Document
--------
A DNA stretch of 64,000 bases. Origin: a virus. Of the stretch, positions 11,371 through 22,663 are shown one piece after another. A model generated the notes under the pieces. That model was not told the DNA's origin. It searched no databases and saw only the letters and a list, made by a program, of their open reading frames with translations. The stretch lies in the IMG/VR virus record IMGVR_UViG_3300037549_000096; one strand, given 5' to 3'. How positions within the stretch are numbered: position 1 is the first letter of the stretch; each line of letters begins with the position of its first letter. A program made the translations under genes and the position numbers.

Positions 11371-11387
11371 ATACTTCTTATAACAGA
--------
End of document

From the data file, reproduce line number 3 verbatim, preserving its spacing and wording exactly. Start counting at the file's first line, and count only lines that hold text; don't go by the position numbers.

11371 ATACTTCTTATAACAGA